Genre Fiction: Crime thriller.
Blurb “John Braimoh, an assistant superintendent of the Nigerian police, becomes involved in a seemingly noble cause corruption case—the killing of five apparently deviant youths in Abuja, a situation in which his closest friend and colleague, and four other officers are deeply embroiled. The killings attract the attention of Nigeria’s human rights and civil society organisations. John is summoned to testify before police’s investigating panel, the Force Disciplinary Committee (FDC). As the date of his testimony approaches, unknown elements issue death threats to John and his family, intent on goading him to reveal the truth to the FDC. At the FDC, Braimoh doesn’t come clean—which leads to dire consequences. As he tries to untangle himself from the resultant web, John is drawn even deeper into the murkier world of Nigerian politics and international espionage. He unwittingly finds himself in the middle of a turf war between two major international drug cartels engaged in a bloody battle to dominate the Nigerian market and route for peddling illegal narcotics to Europe and Asia.”
Dialogue Well written and believable. Occasional Yoruba language which is translated and smatterings of Nigerian Pidgin and lingo.
Themes Spirituality and God, Power and corruption, Injustice, Class system, Betrayal, Good vs Evil, Deception, Loss, Family and Facing darkness.
Editing Mostly well edited, a few errors. For such a big book, the copy editing is commendable.
Plot John Braimoh, an assistant superintendent of the Nigeria police force is asked by his colleagues, including his closest friend, Dennis Omoruyi to cover up their extrajudicial killings of five suspects. He gets threats seemingly from the families of the victims to speak the truth at a hearing but doesn’t. John’s life and those of his immediate family members are in danger. He is offered an opportunity to act as a spy in exchange for protecting his family and money. He has to navigate his way through the murky world of the underground drug cartel trade linked to the funding of terrorist group, Boko Haram in a country caught up in the aftermath of divisive elections won by a southerner from a “minority” tribe.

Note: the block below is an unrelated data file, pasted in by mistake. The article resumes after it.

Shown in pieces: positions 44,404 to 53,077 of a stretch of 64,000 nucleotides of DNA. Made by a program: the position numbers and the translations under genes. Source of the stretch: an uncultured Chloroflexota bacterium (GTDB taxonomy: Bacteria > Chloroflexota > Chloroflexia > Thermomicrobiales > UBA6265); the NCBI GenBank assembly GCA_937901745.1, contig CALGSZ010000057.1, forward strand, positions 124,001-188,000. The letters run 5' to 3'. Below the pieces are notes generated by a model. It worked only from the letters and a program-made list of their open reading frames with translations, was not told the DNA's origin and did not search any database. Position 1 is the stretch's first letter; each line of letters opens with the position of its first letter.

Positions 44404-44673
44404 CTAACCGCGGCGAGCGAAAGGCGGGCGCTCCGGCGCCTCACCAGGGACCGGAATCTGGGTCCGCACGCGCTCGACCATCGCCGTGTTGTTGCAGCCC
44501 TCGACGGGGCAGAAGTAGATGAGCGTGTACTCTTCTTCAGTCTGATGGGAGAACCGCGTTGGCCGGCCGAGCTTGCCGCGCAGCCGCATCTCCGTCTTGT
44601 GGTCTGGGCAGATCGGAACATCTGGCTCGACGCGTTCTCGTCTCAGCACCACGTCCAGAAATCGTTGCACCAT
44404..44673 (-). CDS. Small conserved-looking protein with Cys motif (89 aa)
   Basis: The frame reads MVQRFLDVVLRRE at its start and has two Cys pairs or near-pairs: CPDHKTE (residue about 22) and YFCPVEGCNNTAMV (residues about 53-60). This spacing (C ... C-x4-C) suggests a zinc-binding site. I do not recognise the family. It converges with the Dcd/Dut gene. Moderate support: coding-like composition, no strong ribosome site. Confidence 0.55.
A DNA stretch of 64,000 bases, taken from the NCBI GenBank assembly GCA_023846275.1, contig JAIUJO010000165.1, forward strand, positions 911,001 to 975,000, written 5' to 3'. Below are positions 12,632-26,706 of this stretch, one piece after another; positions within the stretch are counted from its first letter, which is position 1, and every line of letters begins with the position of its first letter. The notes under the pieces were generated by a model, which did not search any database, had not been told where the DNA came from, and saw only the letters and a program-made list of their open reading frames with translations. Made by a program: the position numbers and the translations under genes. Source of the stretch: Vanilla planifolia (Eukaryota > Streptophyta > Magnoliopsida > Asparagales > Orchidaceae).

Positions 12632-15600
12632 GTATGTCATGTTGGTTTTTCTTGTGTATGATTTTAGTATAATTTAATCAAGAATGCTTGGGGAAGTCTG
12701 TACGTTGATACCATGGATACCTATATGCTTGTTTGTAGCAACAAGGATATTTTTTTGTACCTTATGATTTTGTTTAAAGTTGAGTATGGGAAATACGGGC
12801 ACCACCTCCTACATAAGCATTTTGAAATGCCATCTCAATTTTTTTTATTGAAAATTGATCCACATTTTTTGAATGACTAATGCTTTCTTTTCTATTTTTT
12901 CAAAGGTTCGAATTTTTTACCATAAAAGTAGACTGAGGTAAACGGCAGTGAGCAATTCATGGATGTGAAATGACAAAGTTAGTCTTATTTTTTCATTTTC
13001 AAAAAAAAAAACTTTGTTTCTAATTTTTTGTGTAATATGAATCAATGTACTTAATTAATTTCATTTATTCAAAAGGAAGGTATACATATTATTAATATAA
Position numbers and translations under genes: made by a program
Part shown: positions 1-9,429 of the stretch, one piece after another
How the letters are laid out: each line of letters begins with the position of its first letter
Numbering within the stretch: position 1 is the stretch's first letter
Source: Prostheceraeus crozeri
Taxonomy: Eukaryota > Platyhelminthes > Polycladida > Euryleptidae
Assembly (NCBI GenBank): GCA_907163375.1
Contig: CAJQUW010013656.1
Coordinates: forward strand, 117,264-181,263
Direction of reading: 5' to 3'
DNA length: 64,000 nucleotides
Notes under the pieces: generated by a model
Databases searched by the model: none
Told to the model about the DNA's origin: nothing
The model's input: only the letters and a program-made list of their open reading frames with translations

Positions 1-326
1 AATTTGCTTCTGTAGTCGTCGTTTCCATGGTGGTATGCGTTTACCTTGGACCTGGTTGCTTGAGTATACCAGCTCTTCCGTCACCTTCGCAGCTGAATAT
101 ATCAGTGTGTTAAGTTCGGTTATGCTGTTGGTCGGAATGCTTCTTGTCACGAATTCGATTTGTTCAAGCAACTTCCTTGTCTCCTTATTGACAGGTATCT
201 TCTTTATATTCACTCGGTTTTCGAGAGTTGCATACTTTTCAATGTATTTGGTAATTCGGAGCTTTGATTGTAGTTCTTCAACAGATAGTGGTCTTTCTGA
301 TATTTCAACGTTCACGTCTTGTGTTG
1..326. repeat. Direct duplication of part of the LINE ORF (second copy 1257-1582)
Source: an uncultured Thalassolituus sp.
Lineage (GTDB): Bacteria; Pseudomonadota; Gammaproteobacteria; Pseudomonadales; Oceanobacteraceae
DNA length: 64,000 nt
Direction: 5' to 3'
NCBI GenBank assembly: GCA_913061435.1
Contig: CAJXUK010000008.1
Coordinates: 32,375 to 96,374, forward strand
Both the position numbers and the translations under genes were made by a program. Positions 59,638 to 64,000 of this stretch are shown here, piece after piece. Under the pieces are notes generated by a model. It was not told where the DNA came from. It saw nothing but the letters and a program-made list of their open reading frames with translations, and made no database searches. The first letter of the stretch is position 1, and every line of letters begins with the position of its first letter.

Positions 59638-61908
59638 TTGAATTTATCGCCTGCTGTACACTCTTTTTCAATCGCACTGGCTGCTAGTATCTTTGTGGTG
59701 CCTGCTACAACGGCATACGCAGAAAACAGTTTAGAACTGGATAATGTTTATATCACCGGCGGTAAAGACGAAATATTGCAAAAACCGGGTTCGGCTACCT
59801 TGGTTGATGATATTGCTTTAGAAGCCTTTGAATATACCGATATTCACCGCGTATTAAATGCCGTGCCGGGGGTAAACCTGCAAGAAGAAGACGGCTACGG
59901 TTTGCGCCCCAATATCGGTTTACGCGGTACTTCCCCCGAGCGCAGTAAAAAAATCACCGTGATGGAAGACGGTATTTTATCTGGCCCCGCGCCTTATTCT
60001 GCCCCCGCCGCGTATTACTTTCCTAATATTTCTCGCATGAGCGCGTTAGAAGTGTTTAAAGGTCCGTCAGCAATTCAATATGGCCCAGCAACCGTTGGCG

If you like thrillers, read other reviews in that genre here. Bolaji also wrote a gripping play, Sacking the Potter which Lady B reviewed here.
Our review is lengthier than usual because this is a big book (over 900 pages on Amazon Kindle) which explores many themes.
Nigerians don’t take kindly to outsiders bad mouthing their country. It is the sole privilege of the Nigerian to knock down Nigeria.
Hang No Clothes here is narrated in the first person by protagonist, John Braimoh. However, this story isn’t just about John, it’s also about Dennis. John and Dennis’ friendship is the catalyst for this book.
A writer’s prowess is in the storytelling abilities. Telling a story as you would in your native tongue sets African writers apart. Bolaji writes well. A major theme explored in this book is spirituality and God. Although John is Christian, he also holds firm in his traditional religious beliefs. He constantly talks to his “travel companion” whom Mo believes to be his spirit man. John is a contradiction and reflects a large percentage of Yoruba people who practice both religions. The effect of this narration to his “travel companion” is that it draws you, the reader in as an active participant in the story which unfolds as John seems to have a love-hate relationship with his “travel companion.”
The book is an experience of life in Nigeria from the perspective of a policeman from a poor background. Set in Abuja, Nigeria’s Federal Capital Territory, Hang No Clothes Here takes you through the city, its history, its peoples and the socio-political landscape of Nigeria as a country. As with most Nigerian books, it highlights the ills of society; corruption, nepotism and bad governance resulting in poor infrastructure (roads, power supply etc.).
Bolaji uses flashback liberally in this book. Most times, this worked but occasionally, it did nothing to develop the plot and was a needless distraction, disrupting the flow of the narration. A good example when this worked was when John was narrating his ordeal on a journey from Lagos to Abuja to Dennis.
Bolaji’s realistic portrayal of the Nigeria Police Force reveals the extent of rot in the security agency. In another book which we reviewed earlier this year, Chasing Facades, its author, Elizabeth Adeolu got round this hurdle of writing about the police by creating a fictional detective agency working in collaboration with the police.